(Video and gif by Paige Gross)
For the thousands of visitors who come to Macy’s every day between Thanksgiving and New Year’s for its signature holiday light show, it might be easy to believe it all comes together with only a few sprinkles of Christmas magic.
That’s exactly how it’s supposed to appear, said Matthew Taft, Macy’s organ shop coordinator.
In reality, though, a crew of about 15 work overnight for nearly a week leading up to Halloween just to prepare. Folks from Macy’s Parade Studio come down to Philadelphia to oversee the construction of the show, and each light strand and circuit is tested before moving on to the next step.
First, panels of the holiday characters like the Nutcracker and Frosty the Snowman are rigged up, line by line. Then, the Christmas tree at the center of the show — which is about 50 feet tall — and 28 vertical custom-made strands of lights are added. The entire show takes up seven stories of the historic Wanamaker building, is more than 100 feet tall and uses about 100,000 lightbulbs.
Macy's uses 100,000 light bulbs to bring this show to life every year. pic.twitter.com/NvYssntVP6
— Paige Gross ? (@By_paigegross) December 11, 2019
“It’s super important to get things right as you go, or you’ll have to take it all apart to get to the problem,” Taft said.
When the Macy’s crew begins to pull the show decorations out of storage and begin construction again, they refer to notes from the previous year, Taft said, as they’re constantly learning the most efficient way to set up and tear down.
The crew have been able to use a lot of the materials from the show’s original debut in 1956. When Macy’s moved into the building in 2006, though, there were some updates. Much of the lighting was changed to more energy efficient LEDs, and the run-of-show program was automated. The store also added new circuits, dimmer racks, and a DMX universe — the lighting software that runs the show.
The display, of course, is integrated around the store’s Wanamaker Grand Court Organ, the world’s largest functioning organ which is played live during the noon and 6 p.m. finales of the light show. This is where Taft’s expert knowledge comes in, and he darts around the more-than-a-century old instrument to point out upgrades and technical advances that have been incorporated over the years.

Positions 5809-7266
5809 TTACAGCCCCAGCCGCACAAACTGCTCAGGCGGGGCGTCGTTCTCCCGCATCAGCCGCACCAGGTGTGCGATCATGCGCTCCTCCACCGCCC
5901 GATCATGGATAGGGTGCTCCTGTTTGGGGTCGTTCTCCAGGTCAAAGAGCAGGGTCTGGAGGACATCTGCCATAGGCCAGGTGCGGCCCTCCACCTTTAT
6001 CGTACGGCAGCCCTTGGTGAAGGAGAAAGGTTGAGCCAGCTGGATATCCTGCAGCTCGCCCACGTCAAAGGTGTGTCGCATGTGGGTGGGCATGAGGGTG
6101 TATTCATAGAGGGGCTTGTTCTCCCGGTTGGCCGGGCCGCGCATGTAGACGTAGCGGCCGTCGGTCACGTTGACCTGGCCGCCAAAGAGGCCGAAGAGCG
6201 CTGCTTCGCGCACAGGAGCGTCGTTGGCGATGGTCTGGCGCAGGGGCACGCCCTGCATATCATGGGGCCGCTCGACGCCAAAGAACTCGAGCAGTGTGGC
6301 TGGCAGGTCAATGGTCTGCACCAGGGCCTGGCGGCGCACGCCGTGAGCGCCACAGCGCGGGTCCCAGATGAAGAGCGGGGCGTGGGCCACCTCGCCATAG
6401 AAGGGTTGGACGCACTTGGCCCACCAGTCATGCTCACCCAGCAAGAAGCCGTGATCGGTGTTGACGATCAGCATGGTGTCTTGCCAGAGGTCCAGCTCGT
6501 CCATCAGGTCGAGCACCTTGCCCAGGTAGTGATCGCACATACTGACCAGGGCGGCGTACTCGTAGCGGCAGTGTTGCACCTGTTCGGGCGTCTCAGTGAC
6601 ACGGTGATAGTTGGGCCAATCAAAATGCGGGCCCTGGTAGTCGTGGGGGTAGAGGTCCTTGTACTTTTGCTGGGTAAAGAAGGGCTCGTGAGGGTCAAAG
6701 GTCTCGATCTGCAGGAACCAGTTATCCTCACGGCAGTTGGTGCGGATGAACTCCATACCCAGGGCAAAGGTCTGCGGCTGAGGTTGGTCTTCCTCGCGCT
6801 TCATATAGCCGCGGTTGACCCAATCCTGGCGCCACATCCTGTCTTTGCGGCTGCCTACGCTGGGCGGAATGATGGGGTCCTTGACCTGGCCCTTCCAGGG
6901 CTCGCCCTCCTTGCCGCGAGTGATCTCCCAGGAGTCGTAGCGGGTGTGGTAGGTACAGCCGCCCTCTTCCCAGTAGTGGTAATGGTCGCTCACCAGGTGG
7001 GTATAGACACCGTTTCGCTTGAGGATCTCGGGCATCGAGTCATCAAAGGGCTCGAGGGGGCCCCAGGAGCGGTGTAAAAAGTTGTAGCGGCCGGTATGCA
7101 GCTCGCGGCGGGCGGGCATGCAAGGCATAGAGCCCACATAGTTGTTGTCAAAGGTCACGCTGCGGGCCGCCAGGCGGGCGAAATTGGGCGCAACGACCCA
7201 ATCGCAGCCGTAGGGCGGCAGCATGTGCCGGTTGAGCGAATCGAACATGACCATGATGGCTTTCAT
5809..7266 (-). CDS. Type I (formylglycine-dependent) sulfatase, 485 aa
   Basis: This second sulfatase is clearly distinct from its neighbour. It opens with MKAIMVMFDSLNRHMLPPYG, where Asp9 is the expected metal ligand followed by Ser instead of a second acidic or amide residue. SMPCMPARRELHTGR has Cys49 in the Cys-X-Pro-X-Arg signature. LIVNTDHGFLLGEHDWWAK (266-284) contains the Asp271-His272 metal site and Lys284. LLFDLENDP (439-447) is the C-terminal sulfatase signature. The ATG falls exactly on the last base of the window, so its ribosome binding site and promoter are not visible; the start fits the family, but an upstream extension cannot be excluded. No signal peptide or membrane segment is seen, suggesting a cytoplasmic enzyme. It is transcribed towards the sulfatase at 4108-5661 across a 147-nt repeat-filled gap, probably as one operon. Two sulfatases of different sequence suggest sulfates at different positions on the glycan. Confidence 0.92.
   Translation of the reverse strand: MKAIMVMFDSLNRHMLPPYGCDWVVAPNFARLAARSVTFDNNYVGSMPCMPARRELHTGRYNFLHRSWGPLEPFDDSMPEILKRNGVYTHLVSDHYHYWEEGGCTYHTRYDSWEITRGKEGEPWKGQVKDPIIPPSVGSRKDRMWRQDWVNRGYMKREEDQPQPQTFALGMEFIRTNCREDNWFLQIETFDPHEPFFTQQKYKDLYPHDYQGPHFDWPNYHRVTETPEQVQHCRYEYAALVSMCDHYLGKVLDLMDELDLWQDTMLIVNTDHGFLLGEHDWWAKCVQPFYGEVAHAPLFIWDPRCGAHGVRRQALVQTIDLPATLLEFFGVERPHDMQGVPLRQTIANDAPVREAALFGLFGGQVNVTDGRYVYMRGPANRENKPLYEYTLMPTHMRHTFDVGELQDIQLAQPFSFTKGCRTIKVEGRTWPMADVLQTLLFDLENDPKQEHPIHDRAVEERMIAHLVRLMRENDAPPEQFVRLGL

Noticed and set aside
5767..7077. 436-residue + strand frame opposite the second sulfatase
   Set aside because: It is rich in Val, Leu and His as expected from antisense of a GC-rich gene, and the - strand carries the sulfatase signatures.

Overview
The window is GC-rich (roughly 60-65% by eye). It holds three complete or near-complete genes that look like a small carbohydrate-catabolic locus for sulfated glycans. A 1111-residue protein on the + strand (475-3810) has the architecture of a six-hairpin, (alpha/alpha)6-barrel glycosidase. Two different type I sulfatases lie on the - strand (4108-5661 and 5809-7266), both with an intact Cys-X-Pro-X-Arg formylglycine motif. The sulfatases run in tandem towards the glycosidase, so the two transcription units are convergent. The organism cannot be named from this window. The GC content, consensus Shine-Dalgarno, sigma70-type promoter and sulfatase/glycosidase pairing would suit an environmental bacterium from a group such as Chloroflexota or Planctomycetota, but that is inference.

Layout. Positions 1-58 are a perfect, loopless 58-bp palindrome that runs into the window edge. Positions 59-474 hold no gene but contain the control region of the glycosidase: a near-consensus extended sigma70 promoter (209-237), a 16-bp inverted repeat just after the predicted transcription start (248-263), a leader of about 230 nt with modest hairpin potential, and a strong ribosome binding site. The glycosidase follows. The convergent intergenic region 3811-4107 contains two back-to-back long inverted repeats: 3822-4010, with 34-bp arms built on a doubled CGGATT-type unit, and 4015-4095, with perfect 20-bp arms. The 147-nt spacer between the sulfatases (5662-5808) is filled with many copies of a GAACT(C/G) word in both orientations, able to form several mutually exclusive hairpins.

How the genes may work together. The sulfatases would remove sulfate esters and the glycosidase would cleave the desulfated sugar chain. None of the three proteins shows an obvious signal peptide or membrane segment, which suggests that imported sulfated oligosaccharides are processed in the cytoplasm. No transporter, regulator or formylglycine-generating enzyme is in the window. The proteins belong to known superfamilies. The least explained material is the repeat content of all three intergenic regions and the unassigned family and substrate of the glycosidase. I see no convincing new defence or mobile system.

In 2015, the organ got a technical update that changed its delay of sound from a few seconds to milliseconds, he said.
The show is currently programmed so that it begins automatically at 10 a.m., noon, 2 p.m., 4 p.m., 6 p.m. and 8 p.m. with prerecorded reminders every half-hour and five minutes before the show starts. During the 6 p.m. slot, lucky visitors hear the live organist play the finale of the 12-minute show.
While Taft said it’s impossible to know how many visitors are in the store each day for the light show, they do keep track of how many people come through Dickens Village on the third floor — and last weekend, it was about 16,000 people.
The store adds staff and extra security guards during this time of year, mainly to control crowds and make sure that shoppers or folks who need to get through can do so. Monday through Wednesday are the best days to come if you want to avoid huge crowds, Taft said, but once school’s out for the break, all order flies out of window.
After walking through storage areas and ducking into electrical closets, Taft leads me to what the staff call “Frosty Command Central” — the area on stage right of the tree and light display where the computer that run the show live.
From here, I can finally see how truly massive this bright, twinkling display is. As I’m marveling, Taft asks me if I’d like to climb inside the tree, and before I know it, I’m ducking between the biggest branches I’ve ever seen.
Climbing into the 50-foot tree at Macy’s with Matthew Taft, one of the store’s magic makers. pic.twitter.com/XxL9AYJFNF
— Paige Gross ? (@By_paigegross) December 11, 2019
It’s akin to the type of display at Rockefeller Center, and after hearing about all the hours of work that go into constructing this display, I get it. Taft and I wonder around on the platform for a little while, watching the crowd start to gather below us for the 4 p.m. show, when I finally ask: What’s it like to have a career making Christmas magic? Is it hard to keep the spirit alive when it’s your job?
“The crew is like a family and it’s a special connection you have when you work overnight, when you’re building Christmas,” he said. “But that’s just the kicking-off point. Watching the store translate and get the village together, it’s incredibly neat.”
What keeps the magic alive, Taft said, is the connections that he makes with the city and other people in this role. Visitors are constantly telling him that the show is a deep part of their family traditions, and that they can’t wait to bring younger generations along to see it.
“I know I’m living a very bizarre life, when I realize that the first thought I have when I get up in the morning is about needing to take photos with Santa — that’s sort of a surreal thing,” he said. “Surrealism is your daily life.”
But it’s clear that Taft truly loves his job. While we head back to the organ to watch the show, we talk about the patterns of crowds throughout the day. Shopping and purchasing pretty much comes to a halt during the show, he said.
He’s saying this just as the lights dim, Christmas music swells, and Julie Andrews’ voice welcomes this round of show’s visitors. Just like Taft said, movement in the store below us slows and faces turn upward for the glowing, glittering display.
So I too, sit back and watch the show.-30-
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